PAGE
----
One of the most important modifications concerns the form of the license agreement. Before last November, the agreement had to be concluded in writing in order to be valid. The new legislation requires the written form solely for exclusive licenses; a non-exclusive license agreement may now be concluded, e.g., via email, with no legal doubt about its validity or enforceability. Either party may request written confirmation of an extant license.
Besides identification of the work itself, every license agreement previously had to include a description of how it can be used, the scope of the license, the license period and the license fee. If the license agreement did not contain any of the above-mentioned legal requirements, it was deemed to be invalid. New legislation implements some legal presumptions pursuant to which the absence of these requirements does not result in the invalidity of the agreement.
According to the current wording of the amended Copyright Act, if the license agreement does not specify how the work can be used, the license is considered to be granted to the extent necessary to achieve the purpose of the agreement. In other words, the omission of this specification does not result in the invalidity of the agreement. In such cases, the use should be clear from the purpose of the agreement (e.g., an author creates a web page banner; from the purpose, it is clear that the work is to be made available to the public on-line).
The same applies if the scope of the license is omitted from the license agreement. If the license scope is not even deducible, territorial and substantive criteria shall be decisive in the determination of the license scope. If the license agreement does not specify the license territory, it is assumed that the license is granted for the territory of the Slovak Republic. If the license agreement does not include the substantive scope of the license, the law presumes that it is determined by what is usual for the particular type of work and the way it is used (e.g., the usual number of copies of a computer program).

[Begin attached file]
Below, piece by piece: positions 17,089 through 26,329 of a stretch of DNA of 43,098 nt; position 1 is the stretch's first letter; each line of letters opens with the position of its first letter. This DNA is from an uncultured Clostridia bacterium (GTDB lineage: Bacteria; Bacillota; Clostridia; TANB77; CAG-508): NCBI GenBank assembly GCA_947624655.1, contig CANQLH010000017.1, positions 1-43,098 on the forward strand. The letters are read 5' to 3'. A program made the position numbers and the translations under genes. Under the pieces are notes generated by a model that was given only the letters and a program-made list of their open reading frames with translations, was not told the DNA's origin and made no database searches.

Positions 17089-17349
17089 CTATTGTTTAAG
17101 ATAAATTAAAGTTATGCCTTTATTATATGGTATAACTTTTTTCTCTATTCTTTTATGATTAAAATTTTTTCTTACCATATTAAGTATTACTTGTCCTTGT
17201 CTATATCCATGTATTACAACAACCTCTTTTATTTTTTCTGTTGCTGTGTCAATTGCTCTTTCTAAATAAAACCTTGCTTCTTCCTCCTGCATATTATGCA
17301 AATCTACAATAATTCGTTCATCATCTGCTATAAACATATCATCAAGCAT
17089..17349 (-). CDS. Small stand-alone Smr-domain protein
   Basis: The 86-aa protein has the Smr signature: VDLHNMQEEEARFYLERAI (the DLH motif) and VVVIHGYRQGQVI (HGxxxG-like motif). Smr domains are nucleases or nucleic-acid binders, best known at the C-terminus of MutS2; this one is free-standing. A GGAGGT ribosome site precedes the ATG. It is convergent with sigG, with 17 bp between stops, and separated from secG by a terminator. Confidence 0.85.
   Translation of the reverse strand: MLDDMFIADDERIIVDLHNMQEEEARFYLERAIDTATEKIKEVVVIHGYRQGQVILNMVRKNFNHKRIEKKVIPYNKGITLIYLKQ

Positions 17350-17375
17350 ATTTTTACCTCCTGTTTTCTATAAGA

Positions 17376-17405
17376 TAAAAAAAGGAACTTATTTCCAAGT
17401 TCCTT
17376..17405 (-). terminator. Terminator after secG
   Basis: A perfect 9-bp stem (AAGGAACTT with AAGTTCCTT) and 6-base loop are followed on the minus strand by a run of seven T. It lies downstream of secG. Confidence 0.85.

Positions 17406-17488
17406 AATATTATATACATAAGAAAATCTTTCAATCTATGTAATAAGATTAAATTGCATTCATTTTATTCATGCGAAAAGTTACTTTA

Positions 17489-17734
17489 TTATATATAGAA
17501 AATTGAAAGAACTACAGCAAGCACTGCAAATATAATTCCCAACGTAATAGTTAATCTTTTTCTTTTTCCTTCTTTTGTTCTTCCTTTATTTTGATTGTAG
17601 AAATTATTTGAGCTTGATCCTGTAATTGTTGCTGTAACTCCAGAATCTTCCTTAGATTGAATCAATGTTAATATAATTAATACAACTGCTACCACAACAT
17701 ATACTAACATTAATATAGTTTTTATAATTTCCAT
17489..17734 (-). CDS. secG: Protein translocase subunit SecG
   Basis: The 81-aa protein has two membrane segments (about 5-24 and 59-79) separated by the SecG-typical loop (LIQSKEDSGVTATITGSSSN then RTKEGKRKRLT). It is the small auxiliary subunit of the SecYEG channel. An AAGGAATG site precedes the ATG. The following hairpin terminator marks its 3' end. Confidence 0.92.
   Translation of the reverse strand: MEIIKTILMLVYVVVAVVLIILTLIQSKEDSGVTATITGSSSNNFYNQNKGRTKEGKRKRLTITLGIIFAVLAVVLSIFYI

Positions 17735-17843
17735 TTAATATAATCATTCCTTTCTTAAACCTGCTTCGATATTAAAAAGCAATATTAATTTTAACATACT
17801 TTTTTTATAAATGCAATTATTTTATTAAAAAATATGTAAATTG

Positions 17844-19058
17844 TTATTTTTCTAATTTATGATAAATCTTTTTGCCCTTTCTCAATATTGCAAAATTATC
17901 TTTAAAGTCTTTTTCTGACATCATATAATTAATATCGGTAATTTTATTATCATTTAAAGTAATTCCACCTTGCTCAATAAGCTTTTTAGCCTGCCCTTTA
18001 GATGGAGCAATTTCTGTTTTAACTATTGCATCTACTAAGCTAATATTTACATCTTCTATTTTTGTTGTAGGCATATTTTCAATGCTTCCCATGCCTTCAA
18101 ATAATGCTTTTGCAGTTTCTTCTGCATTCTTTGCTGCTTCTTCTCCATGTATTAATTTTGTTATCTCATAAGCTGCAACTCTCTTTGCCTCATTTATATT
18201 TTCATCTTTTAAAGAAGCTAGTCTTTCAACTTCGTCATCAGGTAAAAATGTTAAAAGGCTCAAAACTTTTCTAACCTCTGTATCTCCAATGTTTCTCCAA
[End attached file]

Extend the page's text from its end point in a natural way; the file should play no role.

The latest amendment similarly regulates a situation when the license agreement does not contain a license period. In such a case, it is presumed that the license is granted for the time necessary to achieve the purpose of the agreement; if the license period cannot be deduced from the agreement, the license is deemed to be granted for the period of time which is typical for the particular type of work and the way it is used. The maximum period of time for such determination is one year from the moment of granting the license. Such limitation should protect the legitimate interests of the author from granting unlimited license unintentionally.
The current law also reflects on the requirements of common practices, when the license agreements are concluded either on-line (distance contracts), or by simple clicking on a computer screen (click-thru contracts), or by opening a box containing software (shrink-wrap contracts). Every action from which the consent to the license terms may be deduced is now considered as acceptance of the license offer, thus a valid license agreement may be established. Today, it is also permissible only to specify the content of the license agreement or its part by reference to license terms that are known or available to the parties at the moment of concluding the license agreement (e.g., on a website.) This is also applicable in cases when the license terms are known to the contracting parties from their previous activities or their business practice.
In summary, it seems that the latest amendment to the Copyright Act has, at last, properly responded to recent progress in the various fields of IT.
It is encouraging news that there is a completely new Copyright Act in preparation. The forthcoming regulation is expected to promote the creativity of authors and performing artists, and to protect the rights and interests of other rights holders, while addressing the uses of protected content in the digital age.
Leo Vojčík, Managing Partner, Vojčík & Partners